When a person in the Houston area suffers a serious injury and is unable to work, they may be eligible to receive Social Security Disability benefits. Among the federal requirements to qualify for SSD benefits for an injury is a finding that the applicant truly is unable to work. So how does the Social Security Administration determine a person’s inability to work, and whether they can qualify for benefits?
In deciding if an applicant is unable to work, the SSA starts by checking the person’s condition against its Listing of Impairments. If the particular injury at issue is not on the Listing, the SSA must turn to other methods to decide if the applicant should qualify for benefits. In doing so, one of the key questions that the SSA evaluates is whether the person can perform the work that they previously did before suffering the injury.
The SSA considers a number of factors when analyzing what types of work that the SSD benefits applicant can still perform even with their injury. For example, the SSA looks at whether the person can perform work-related activities that require walking, lifting or carrying. In addition, the SSA also determines if the person can handle certain environmental factors that may exist in the workplace like humidity, dust and extreme temperatures. Also critical, the SSA needs to establish whether the person’s injury prevents them from concentrating and understanding instructions, and then acting on those instructions.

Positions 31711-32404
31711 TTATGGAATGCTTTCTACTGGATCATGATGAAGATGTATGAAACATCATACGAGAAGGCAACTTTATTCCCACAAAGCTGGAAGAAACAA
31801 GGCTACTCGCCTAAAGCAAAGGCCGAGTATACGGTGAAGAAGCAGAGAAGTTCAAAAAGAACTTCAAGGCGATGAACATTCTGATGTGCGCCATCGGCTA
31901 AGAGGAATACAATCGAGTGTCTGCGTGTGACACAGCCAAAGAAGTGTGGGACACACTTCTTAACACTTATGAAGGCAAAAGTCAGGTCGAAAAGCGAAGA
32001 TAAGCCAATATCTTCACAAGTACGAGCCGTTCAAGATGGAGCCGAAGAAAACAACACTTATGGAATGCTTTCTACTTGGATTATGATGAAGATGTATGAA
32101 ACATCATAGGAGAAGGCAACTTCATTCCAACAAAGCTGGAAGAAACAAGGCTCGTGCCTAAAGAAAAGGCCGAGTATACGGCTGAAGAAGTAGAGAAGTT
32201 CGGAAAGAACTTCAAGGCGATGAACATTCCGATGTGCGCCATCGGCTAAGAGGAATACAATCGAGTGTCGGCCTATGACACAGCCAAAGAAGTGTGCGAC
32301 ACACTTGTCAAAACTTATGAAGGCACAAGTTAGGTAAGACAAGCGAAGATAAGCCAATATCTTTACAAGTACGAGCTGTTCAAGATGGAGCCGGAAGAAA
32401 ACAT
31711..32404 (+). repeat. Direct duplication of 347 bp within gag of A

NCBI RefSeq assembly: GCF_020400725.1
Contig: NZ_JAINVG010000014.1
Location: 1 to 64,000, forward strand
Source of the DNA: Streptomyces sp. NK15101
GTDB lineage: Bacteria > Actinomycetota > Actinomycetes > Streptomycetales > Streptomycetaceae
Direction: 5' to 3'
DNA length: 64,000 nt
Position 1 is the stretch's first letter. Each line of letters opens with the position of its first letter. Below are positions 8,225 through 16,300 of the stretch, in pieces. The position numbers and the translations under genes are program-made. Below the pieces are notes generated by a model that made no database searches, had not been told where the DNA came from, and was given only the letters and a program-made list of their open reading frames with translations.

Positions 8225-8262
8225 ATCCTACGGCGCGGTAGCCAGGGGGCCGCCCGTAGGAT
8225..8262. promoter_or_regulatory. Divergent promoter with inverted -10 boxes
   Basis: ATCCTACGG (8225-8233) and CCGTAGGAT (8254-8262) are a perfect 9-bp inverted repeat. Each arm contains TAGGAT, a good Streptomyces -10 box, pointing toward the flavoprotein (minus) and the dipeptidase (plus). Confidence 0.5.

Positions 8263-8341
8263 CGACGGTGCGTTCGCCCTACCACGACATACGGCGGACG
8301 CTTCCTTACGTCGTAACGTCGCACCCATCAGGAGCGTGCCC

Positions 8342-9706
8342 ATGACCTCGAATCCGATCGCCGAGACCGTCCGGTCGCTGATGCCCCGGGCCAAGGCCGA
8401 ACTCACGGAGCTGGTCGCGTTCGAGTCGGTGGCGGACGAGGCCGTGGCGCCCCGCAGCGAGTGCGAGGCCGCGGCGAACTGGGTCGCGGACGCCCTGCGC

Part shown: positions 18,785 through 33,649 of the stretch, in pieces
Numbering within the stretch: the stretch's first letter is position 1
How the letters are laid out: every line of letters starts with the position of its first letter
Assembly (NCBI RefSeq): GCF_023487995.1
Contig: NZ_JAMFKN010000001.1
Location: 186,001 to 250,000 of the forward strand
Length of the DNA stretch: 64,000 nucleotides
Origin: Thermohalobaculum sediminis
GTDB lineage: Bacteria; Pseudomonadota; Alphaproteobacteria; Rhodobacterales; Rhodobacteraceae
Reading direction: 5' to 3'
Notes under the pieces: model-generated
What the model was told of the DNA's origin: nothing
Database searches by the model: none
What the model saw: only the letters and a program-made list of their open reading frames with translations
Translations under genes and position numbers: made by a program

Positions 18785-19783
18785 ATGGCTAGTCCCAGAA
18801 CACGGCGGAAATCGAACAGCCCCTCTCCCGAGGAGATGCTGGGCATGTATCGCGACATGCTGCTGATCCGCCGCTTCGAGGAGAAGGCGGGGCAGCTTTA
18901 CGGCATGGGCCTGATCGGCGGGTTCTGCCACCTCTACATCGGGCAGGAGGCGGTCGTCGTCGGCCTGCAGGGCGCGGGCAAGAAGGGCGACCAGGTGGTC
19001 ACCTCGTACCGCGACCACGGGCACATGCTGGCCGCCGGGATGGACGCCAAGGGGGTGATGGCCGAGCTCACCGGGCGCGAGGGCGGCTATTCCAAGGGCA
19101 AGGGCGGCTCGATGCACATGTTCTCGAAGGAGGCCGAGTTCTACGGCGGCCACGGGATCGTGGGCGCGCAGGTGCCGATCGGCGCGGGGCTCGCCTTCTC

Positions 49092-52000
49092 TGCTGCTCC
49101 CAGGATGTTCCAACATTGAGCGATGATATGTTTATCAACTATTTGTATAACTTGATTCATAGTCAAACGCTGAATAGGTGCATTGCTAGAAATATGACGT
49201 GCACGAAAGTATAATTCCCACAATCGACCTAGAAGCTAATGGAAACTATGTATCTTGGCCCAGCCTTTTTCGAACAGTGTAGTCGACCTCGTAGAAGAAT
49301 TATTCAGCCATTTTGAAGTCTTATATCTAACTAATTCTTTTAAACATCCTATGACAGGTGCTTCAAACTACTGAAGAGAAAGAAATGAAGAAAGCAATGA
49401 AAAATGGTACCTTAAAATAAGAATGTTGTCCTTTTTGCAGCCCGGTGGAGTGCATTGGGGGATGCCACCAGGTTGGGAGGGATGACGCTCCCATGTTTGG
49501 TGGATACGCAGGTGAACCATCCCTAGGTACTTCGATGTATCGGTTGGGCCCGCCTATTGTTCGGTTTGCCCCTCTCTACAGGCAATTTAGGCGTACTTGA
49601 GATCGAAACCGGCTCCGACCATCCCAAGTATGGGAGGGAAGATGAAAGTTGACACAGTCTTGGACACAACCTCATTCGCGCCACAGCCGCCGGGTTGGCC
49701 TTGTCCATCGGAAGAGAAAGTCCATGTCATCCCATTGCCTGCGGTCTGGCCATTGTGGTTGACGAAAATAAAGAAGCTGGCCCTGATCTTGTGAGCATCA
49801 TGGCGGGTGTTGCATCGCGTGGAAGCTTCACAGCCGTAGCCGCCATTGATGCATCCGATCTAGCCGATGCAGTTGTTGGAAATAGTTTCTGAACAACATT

After looking at these factors along with a variety of others, the SSA decides whether the person is able to carry out the same type of work as what they did before suffering an injury. This may include jobs that the person performed at any point in the prior 15 years.
In some cases, the SSA will decide that the applicant is capable of working, and thus should not qualify for SSD benefits. If this happens, it is not necessarily the end of the road. An experienced attorney can help people with all issues related to SSD benefits, including a denied claim.
Source: SSA.gov, “How We Decide If You Are Disabled – Step 4: Can you do the work you did previously?,” Accessed on May 5, 2016